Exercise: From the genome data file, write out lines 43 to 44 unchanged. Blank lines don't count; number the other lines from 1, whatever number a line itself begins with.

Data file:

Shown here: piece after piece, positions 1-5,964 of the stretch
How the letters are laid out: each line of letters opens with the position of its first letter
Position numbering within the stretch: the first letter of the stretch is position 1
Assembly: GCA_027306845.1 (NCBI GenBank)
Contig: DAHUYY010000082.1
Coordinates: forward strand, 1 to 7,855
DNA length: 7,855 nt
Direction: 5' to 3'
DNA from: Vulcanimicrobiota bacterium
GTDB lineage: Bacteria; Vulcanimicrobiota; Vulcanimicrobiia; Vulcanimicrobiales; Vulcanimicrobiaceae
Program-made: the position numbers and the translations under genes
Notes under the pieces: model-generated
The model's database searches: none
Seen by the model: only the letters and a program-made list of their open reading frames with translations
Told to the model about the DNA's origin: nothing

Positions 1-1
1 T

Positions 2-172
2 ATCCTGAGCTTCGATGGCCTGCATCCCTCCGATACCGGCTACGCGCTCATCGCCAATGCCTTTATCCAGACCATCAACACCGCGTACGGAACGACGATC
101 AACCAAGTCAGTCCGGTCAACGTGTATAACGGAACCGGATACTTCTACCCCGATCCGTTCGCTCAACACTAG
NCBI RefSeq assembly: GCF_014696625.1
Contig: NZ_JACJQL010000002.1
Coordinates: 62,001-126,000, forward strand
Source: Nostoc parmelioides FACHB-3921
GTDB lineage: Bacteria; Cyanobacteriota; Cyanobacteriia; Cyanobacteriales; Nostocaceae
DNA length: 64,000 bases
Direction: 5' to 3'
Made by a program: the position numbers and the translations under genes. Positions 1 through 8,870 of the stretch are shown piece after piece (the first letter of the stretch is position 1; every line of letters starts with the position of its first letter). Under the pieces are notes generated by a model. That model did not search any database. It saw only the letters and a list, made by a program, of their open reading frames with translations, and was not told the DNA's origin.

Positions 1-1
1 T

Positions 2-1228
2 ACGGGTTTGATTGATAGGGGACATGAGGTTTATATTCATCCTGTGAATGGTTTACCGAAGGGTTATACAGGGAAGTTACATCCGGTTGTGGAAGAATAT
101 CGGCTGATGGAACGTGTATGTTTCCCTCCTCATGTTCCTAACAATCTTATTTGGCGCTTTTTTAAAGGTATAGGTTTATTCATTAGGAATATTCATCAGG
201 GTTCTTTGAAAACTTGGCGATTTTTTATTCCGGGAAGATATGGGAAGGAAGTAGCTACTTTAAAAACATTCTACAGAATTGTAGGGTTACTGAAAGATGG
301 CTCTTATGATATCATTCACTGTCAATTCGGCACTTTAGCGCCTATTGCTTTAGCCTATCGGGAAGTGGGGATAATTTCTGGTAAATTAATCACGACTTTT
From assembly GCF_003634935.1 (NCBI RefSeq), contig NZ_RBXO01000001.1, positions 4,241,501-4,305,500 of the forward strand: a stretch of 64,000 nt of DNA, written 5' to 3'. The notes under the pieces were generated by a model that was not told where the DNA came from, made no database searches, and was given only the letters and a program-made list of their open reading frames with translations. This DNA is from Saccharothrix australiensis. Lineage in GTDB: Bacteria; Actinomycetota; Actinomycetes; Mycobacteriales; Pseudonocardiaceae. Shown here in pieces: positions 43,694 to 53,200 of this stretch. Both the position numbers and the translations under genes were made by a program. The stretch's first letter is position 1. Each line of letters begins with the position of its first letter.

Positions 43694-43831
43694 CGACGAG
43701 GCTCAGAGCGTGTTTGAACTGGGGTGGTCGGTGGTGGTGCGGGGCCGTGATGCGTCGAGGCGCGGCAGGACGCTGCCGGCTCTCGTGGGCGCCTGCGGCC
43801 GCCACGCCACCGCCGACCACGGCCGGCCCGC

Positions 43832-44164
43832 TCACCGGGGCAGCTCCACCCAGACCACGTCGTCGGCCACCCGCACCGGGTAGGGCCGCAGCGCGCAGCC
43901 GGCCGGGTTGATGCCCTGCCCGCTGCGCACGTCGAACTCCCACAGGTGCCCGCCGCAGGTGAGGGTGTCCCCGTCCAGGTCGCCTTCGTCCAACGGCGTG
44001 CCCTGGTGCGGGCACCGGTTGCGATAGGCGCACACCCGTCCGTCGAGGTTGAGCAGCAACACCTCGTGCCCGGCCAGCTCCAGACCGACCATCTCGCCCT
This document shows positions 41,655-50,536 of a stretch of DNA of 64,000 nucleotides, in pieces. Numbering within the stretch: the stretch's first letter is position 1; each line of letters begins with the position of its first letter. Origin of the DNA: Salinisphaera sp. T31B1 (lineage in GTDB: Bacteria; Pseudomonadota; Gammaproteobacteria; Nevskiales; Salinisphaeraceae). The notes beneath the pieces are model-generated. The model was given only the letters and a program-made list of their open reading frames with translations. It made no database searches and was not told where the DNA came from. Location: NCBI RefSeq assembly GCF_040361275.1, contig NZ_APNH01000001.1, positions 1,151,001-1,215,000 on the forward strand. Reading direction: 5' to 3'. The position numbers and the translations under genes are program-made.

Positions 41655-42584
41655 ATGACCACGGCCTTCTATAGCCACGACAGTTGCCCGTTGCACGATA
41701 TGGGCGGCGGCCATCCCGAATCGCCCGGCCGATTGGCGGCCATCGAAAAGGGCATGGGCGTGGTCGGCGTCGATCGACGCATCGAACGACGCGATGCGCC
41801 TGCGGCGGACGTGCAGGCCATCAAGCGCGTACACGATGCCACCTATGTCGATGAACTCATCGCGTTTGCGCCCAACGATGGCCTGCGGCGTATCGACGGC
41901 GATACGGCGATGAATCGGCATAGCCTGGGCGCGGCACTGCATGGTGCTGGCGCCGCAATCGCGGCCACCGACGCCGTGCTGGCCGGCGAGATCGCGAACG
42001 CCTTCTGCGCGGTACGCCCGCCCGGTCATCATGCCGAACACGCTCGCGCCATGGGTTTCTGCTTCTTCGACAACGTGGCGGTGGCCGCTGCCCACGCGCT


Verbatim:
43901 GGCCGGGTTGATGCCCTGCCCGCTGCGCACGTCGAACTCCCACAGGTGCCCGCCGCAGGTGAGGGTGTCCCCGTCCAGGTCGCCTTCGTCCAACGGCGTG
44001 CCCTGGTGCGGGCACCGGTTGCGATAGGCGCACACCCGTCCGTCGAGGTTGAGCAGCAACACCTCGTGCCCGGCCAGCTCCAGACCGACCATCTCGCCCT